The ongoing debates about the administration’s Draft Protocol on Protests and the impending revisions of the Code of Student Conduct and Disciplinary Procedures circle round and round one issue without confronting it head-on: occupations. We are having these debates because of the two student occupations of James building offices last school year, and the central issue is whether such occupations are a form of peaceful protest or a noxious obstruction of University affairs.
The latter is the administration’s official position – for instance, Deputy Provost (Student Life and Learning) Morton Mendelson remarked during the #6party that occupations are never peaceful. This position is mistaken. The administration and the McGill community at large ought to appreciate the role occupations have in university life. To occupy the offices of the administration is the sacred right of students, and an indispensible means by which administrative authority is kept in check. To attempt to root it out is to attempt to eradicate student freedom as such.
The administration’s position rests on a certain reading of the Code of Student Conduct. According to their reading, an assembly of students is no longer peaceful if students either knowingly obstruct University activities (Article 5) or “contrary to express instructions […] knowingly enter or remain in any University building, facility, room, or office” (Article 6). In other words, if a protest or demonstration violates any article of the Code of Student Conduct, then it is not a peaceful assembly.
The Code actually says just the opposite: if a protest or demonstration is peaceful, then it does not violate any article of the Code. At the end of the article on disruption, the Code states: “Nothing in this Article or Code shall be construed to prohibit peaceful assemblies and demonstrations, lawful picketing, or to inhibit free speech” (Article 5c).
On the administration’s reading, this article is superfluous; a determination of whether an action is obstructive or “contrary to express instructions” is made prior to a determination of whether it is a peaceful demonstration, with the effect that any obstructive or disobedient action cannot, for that reason, be peaceful. There is no reason for Article 5c to be there, since it never comes into effect.
But 5c is a restriction on the application of the Code. The framers of the Code surely put Article 5c there for a reason, and presumably they meant it to say what it says. The reason that nothing in the Code “shall be construed to prohibit peaceful assemblies and demonstrations, lawful picketing, or to inhibit free speech,” is because peaceful assemblies and demonstrations, lawful picketing, and free speech are themselves essential university activities, and hence cannot obstruct those activities or be subjected to the commands of administrators. A university can no more carry on without these activities than it can carry on without teaching and research.
If students are peacefully demonstrating their views, then they cannot disrupt the administrative activities of the University, no matter how many meetings are cancelled, because the administrative activities of the University are subordinated by the Code itself to the peaceful demonstration of views. The point of administration is to help foster and facilitate such peaceful demonstrations. The purpose and highest calling of the University is to make possible the free and frank speech that is the essence of peaceful contestation and non-violent coping with disagreement and conflict.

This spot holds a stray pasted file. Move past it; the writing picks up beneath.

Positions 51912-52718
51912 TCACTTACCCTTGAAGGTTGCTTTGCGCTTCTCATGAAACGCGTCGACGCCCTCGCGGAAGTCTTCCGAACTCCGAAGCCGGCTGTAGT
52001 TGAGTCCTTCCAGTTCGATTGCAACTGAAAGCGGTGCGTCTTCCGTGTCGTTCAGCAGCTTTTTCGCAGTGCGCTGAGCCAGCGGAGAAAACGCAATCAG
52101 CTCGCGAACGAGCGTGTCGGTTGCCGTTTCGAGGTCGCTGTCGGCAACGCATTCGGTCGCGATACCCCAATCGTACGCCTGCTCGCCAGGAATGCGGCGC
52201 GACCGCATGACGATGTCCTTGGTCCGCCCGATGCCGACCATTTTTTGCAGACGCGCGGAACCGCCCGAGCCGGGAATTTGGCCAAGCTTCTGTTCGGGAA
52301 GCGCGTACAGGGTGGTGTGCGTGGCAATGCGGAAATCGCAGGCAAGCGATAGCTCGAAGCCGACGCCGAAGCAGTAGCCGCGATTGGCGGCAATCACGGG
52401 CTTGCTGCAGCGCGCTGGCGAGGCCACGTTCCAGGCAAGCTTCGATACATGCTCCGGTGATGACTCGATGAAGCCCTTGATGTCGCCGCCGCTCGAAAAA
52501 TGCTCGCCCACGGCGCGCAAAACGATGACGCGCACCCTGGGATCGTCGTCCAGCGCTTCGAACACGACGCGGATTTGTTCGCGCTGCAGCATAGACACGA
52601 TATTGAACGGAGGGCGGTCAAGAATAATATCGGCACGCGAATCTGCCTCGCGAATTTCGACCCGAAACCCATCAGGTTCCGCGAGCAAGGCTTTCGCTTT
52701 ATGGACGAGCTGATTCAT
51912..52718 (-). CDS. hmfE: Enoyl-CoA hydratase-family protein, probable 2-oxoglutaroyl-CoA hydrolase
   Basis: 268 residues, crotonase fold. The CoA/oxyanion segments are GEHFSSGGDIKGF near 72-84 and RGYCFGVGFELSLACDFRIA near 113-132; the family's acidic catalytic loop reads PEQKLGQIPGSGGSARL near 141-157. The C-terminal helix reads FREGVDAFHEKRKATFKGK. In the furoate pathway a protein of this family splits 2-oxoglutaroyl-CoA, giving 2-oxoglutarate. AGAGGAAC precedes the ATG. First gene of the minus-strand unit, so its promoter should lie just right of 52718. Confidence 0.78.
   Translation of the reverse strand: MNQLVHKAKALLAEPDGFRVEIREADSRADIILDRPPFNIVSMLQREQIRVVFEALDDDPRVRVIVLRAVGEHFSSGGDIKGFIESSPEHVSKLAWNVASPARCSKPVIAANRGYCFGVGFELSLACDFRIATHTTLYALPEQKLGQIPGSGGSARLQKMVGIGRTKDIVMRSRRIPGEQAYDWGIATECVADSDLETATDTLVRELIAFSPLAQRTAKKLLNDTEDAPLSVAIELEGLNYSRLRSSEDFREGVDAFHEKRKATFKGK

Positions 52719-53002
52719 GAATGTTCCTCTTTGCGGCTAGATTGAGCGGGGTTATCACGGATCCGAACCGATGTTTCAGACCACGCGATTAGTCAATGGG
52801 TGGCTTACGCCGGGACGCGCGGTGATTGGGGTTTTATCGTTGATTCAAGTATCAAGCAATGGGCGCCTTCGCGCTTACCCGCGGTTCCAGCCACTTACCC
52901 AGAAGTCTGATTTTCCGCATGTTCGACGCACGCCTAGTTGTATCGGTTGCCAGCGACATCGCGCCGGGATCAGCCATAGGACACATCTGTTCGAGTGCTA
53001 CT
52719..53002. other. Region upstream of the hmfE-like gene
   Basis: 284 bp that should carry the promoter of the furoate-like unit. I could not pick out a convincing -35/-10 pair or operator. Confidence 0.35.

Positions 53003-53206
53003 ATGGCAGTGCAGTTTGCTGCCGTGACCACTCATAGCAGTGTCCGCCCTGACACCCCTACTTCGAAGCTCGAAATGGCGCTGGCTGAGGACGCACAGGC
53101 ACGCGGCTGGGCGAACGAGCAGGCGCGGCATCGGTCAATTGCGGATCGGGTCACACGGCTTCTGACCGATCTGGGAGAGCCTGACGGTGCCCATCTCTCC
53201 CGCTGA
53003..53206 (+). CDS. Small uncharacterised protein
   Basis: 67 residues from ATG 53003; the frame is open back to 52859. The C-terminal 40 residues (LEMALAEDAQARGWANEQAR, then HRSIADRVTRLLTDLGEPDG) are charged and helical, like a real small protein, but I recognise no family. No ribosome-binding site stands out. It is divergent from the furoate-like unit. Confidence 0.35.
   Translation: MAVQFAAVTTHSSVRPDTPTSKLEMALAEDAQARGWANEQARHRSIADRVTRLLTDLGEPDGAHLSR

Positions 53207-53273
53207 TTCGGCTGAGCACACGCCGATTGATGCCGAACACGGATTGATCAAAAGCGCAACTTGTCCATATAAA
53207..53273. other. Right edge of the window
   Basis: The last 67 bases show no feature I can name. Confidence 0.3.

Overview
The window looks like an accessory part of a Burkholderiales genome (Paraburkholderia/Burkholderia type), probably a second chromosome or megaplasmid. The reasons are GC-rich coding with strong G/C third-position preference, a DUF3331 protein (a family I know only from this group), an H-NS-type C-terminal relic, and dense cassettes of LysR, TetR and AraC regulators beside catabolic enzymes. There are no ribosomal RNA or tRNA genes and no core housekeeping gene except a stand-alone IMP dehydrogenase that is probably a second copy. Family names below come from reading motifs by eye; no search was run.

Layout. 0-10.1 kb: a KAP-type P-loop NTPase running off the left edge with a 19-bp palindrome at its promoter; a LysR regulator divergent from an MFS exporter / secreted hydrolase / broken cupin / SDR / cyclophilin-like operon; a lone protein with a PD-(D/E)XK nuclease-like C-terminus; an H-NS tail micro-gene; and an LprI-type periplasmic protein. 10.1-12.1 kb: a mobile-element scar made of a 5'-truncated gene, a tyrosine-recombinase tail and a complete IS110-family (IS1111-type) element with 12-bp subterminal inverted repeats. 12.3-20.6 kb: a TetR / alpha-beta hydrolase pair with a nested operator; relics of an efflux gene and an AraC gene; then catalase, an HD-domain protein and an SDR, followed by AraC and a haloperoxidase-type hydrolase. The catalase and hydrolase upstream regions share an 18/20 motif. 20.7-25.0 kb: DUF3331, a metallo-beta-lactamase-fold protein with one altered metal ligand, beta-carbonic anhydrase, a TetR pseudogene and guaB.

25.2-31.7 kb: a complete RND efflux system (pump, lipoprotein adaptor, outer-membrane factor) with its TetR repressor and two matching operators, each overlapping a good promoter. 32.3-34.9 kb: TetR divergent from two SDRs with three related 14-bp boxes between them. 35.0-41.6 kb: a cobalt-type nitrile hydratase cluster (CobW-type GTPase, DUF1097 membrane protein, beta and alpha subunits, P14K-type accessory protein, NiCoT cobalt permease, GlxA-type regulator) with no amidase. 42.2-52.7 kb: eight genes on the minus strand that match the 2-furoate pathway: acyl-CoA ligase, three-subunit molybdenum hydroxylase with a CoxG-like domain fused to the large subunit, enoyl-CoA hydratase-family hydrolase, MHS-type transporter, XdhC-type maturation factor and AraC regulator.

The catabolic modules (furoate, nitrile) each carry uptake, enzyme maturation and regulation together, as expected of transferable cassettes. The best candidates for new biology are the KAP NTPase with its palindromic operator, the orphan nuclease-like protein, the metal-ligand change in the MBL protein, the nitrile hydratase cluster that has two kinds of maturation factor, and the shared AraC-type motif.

Being reasonable means being open to the giving and receiving of reasons, to the discussion and deliberation in which reasons can be given and received. And being peaceful means pursuing and preserving the conditions under which such reasonable discussion can take place. On these definitions, students can act – and have acted – reasonably and peacefully in occupying administrators’ offices. The students who entered Mendelson’s office last February were engaged in a time-honoured and traditional practice. They confronted the acts of those possessing authority with the only kind of power that those without authority can muster: the power of appearing together and speaking in common, demanding that their concerns be taken into account. This is not merely one form of peaceful demonstration amongst others, it is the archetype of peaceful demonstration.
Such occupations cannot possibly disrupt University activities because they seek to compel administrators to explain and justify themselves, and to listen to the reasons and arguments of those who feel ignored or trampled on by their decisions. Hence, occupiers can also have good reason to ignore “express instructions” to abandon their occupation. Such commands are often attempts to refuse a conversation about the administration’s policies. As such, they are illegitimate.
It is a good thing for this university, and for its officers, to expect that administrative decisions that fly in the face of the repeatedly and properly expressed wishes of groups of students will lead to the occupation of administrators’ offices. Administrators need to expect this because otherwise their power of decree will invariably lead them further and further away from the deeply held opinions and cherished wishes of students. Occupation and other forms of student and faculty direct action are crucial checks on administrative tyranny at universities. Remember, McGill wouldn’t even have systems of student and faculty self-governance without the direct actions, including the occupations, of the 1960s and 1970s.
William Clare Roberts is an assistant professor in Political Science at McGill. He can be reached at firstname.lastname@example.org.